The FBI has launched an investigation into who leaked thousands of purported CIA documents released by WikiLeaks on Tuesday, but the FBI and CIA weren't the only ones scrambling to respond to the trove of sensitive documents detailing surveillance technologies. Major tech companies like Apple, Microsoft, and Samsung also issued statements assuring customers that any vulnerabilities that might allow the CIA to use phones, tablets, TVs, and other consumer electronics as surveillance tools had either been patched or are urgently being looked into.
"Protecting consumers' privacy and the security of our devices is a top priority at Samsung," the Korean company said, responding to one of the most eye-catching tidbits, about the CIA being able to secretly listen in on conversations through Samsung smart TVs. "We are aware of the report in question and are urgently looking into the matter." So, can the CIA really eavesdrop on you though your TV? BBC News took a look and said that yes, it probably could — at least in theory.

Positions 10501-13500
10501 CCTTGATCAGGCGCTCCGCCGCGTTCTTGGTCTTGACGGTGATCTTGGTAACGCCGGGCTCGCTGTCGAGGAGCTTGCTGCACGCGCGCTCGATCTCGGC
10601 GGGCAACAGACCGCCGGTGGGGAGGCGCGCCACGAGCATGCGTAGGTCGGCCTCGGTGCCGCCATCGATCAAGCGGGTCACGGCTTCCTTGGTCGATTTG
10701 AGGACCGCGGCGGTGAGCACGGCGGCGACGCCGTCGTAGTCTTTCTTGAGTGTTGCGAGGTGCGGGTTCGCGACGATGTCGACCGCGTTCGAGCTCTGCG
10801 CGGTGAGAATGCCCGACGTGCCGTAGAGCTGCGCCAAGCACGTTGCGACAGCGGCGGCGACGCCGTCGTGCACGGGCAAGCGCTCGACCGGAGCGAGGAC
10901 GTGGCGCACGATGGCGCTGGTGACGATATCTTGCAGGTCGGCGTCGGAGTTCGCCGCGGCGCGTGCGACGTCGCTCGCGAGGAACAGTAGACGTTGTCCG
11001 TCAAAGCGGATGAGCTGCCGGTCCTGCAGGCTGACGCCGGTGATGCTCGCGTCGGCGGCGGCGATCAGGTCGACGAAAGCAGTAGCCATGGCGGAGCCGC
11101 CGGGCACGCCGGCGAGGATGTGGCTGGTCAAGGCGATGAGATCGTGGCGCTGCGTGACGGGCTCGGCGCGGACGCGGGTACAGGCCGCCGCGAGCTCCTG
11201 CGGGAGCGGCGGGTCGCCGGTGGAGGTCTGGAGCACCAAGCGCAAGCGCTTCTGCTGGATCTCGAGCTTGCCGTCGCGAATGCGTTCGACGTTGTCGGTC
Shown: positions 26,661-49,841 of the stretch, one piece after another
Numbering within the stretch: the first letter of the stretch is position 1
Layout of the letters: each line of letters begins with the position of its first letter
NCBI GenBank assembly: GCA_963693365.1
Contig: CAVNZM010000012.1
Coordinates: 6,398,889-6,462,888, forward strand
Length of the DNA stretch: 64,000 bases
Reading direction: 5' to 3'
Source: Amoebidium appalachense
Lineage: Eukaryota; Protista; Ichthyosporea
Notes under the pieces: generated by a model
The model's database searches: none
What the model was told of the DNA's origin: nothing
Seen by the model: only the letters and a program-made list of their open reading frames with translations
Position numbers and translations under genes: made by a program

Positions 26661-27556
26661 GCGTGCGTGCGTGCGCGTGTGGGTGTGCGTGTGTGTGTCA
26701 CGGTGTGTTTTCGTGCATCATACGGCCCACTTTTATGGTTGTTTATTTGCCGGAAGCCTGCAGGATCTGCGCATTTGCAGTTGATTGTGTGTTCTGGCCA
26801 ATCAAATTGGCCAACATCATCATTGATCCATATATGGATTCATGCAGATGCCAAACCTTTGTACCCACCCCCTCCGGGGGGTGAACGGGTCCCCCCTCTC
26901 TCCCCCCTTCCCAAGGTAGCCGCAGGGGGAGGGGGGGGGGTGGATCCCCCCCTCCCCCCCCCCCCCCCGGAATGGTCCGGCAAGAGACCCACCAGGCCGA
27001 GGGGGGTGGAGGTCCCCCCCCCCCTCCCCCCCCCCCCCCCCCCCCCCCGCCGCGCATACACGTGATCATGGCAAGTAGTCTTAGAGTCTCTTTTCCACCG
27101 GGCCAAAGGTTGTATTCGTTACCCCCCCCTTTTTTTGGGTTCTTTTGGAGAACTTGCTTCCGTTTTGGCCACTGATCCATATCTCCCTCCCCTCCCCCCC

But there are a lot caveats, even if you discard the legal obstacles — the CIA is prohibited from spying on people in the U.S. and "does not do so," spokesman Ryan Trapani said Wednesday. First, the leaked documents — which the CIA hasn't officially confirmed as real — only implicate Samsung smart TVs from 2012 and 2013 running older versions of Samsung firmware (1111, 1112, 1116). Also, "the WikiLeaks document describes the hacking of individual, targeted devices," The Washington Post notes, and "the CIA needed to plug a USB drive into a television to get the hack to work." Maybe the CIA came up with a way to infect smart TVs remotely, but there's no proof in the documents, which date from 2013 to 2016.
Second, if you are concerned about eavesdropping via your smart TV, you can just turn off the voice recording capabilities in the TV's settings menu — it is under "Smart Features," "Voice Recognition" on Samsung TVs. That's not a bad idea, anyway, since TV manufacturers have had to settle charges that they invaded customers' privacy themselves through TV sets. Still, "for the vast majority of us, this does not apply to us at all," Jan Dawson, an industry analyst at Jackdaw Research, tells The Washington Post. "There's no need to worry for any normal law-abiding citizen, based on what I've seen."